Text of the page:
Weird Suffolk: The Orford sea-dragon

Orford Sea Dragon

Orford Sea Dragon - Credit: Archant

The waters around Orford Ness, the largest shingle bank in Europe, are famed for the secrets they hide.

Oyster fishing with Bill Pinney in Orford.

Oyster fishing with Bill Pinney in Orford. - Credit: Archant

Most famous of all is the sea monster landed by fishermen in 1749 who discovered the beast in their nets as they trawled the coastline – the creature was a terrifying marine monster that looked like a winged crocodile and which promptly attacked one man and disabled another before it was despatched to its own death.

The sea dragon, as it was called, measured just over a metre in length – longer when it was alive and in the sea – and had two legs with cloven feet.

It quickly became well-known on the Suffolk celebrity circuit as one of the surviving fishermen travelled up and down the county displaying the hideous beast and telling the story of how it was found – where the beast ended up is not known, but its legend lives on.

In Webster’s 1828 dictionary it was described thus: “A marine monster caught in England in 1749, resembling in some degree an alligator, but having two large fins which served for swimming or flying, It had two legs terminating in hoofs, like those of an ass. Its body was covered with impenetrable scales, and it had five rows of teeth.”

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While in the 1823 edition of Encyclopedia Britannica Dictionary of Arts, Sciences, and Miscellaneous Literature page 68 of Volume XIX, it was listed as “a monster of a very singular nature”.

The piece continued: “Its head and tail resemble those of an alligator; it has two large fins, which serve it both to swim and to fly; and though they were so dried that I could not extend them, yet they appear, by the folds, to be shaped like those which painters have given to dragons and other winged monsters that serve as supporters to coats’ of arms. 

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“Its body is covered with impenetrable scales; its legs have two joints, and its feet are hoofed like those of an ass: it has five rows of very white and sharp teeth in each jaw, and is in length about four feet, though it was longer when alive, it having shrunk as it became dry.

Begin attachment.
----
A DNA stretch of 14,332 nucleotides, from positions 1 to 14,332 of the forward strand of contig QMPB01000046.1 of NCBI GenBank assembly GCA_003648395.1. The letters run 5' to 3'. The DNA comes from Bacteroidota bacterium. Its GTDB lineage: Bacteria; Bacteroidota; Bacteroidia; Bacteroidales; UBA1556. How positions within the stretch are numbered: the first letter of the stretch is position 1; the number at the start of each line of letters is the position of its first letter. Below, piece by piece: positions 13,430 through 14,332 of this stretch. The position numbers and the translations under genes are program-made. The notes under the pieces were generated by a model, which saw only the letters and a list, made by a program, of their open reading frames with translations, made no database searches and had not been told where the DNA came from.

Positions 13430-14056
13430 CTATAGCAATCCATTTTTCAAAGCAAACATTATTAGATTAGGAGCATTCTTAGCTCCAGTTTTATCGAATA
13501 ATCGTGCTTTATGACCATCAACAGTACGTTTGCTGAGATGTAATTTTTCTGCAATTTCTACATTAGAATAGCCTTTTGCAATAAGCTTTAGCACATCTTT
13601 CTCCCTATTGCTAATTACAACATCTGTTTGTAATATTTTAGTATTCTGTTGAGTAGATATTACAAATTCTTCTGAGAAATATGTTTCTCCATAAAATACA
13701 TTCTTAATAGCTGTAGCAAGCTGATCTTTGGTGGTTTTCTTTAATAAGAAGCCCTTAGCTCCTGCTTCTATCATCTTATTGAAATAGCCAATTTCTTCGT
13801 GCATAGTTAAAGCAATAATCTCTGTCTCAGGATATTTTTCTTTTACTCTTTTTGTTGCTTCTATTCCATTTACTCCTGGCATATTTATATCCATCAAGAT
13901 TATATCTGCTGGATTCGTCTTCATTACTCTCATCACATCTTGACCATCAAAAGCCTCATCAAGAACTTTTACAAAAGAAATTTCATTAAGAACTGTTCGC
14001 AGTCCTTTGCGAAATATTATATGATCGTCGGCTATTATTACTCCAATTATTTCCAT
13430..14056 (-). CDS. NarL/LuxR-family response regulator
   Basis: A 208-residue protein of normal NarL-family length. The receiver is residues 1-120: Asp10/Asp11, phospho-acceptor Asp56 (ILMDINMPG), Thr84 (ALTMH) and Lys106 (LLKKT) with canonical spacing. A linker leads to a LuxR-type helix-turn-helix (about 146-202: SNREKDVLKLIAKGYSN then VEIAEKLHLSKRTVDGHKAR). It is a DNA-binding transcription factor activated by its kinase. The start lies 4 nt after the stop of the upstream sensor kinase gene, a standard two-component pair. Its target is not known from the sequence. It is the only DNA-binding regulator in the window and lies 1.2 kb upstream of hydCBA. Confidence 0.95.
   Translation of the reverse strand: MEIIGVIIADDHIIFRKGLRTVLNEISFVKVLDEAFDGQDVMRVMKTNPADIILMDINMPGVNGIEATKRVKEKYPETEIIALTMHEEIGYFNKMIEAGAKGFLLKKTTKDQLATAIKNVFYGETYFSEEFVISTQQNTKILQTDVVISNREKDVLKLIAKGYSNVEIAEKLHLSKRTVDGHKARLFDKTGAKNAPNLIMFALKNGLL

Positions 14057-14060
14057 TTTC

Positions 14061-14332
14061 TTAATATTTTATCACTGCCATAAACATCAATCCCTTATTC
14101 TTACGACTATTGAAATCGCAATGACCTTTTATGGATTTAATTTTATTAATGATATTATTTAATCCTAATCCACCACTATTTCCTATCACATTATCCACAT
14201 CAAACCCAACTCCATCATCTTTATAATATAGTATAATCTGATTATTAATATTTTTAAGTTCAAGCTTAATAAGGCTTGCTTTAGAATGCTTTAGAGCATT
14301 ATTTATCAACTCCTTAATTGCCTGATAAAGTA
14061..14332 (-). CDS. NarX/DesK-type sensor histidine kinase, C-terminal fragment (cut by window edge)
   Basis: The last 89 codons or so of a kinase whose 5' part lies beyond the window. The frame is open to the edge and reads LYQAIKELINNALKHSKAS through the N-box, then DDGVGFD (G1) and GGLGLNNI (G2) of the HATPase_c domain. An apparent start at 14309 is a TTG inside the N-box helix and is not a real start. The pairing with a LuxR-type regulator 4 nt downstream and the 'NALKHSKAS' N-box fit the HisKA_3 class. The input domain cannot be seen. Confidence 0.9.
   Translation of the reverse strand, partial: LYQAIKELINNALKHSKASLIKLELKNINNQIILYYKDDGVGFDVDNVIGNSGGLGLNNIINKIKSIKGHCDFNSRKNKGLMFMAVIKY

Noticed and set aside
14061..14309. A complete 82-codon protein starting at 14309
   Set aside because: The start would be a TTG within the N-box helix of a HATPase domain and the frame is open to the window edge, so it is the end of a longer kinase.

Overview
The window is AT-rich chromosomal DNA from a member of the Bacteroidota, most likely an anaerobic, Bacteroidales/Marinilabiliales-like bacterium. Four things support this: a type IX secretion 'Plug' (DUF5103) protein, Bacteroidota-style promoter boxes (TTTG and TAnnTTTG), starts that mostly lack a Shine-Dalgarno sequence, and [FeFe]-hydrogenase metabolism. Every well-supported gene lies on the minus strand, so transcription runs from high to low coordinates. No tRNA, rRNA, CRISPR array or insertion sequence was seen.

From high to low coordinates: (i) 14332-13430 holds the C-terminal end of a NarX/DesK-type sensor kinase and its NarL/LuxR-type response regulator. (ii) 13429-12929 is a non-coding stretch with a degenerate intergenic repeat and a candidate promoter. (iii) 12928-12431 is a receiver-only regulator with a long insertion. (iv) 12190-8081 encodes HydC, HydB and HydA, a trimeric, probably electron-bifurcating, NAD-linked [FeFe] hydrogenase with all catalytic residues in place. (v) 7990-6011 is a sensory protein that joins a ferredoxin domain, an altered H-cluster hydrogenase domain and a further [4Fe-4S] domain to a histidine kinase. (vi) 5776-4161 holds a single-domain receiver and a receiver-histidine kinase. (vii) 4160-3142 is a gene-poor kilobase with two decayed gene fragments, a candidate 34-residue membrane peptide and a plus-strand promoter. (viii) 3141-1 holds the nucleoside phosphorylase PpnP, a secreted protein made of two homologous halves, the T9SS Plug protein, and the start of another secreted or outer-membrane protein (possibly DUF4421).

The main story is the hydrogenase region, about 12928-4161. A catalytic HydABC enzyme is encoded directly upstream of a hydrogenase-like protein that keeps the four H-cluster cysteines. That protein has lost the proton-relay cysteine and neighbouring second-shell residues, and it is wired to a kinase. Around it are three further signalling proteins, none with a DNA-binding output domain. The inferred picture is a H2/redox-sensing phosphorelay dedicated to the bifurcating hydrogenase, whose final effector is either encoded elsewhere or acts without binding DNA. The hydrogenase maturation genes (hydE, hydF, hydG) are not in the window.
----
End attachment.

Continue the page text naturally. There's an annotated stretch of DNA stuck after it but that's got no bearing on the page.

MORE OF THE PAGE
“It was caught in a net with mackerel and being dragged on shore, was knocked down with a stretcher or boat-hook. The net being opened, it suddenly sprung up, and flew above 50 yards: the man who first seized it had several of his fingers bitten off; and the wound mortifying, he died.

“It afterwards fastened on the man’s arm who shows it, and lacerated it so much, that the muscles are shrunk, and the hand and fingers distorted; the wound is not yet healed, and is thought to be incurable. It is said by some to have been described by naturalists under the name of the Sea-dragon. We must add to the account now given of the monster called a sea-dragon, that we think it extremely probable that the animal was nothing more than a distorted or overgrown individual of some of the well known species of fish.”

The strange seas around Orford Ness were also where it was reported that in 1167, a group of fishermen hauled in something unusual in their nets: a wild-looking man who was naked, covered in hair and with a long, shaggy beard who they believed to be a merman. He is memorialised in Orford’s market square and used as the logo for The Butley Orford Oysterage.

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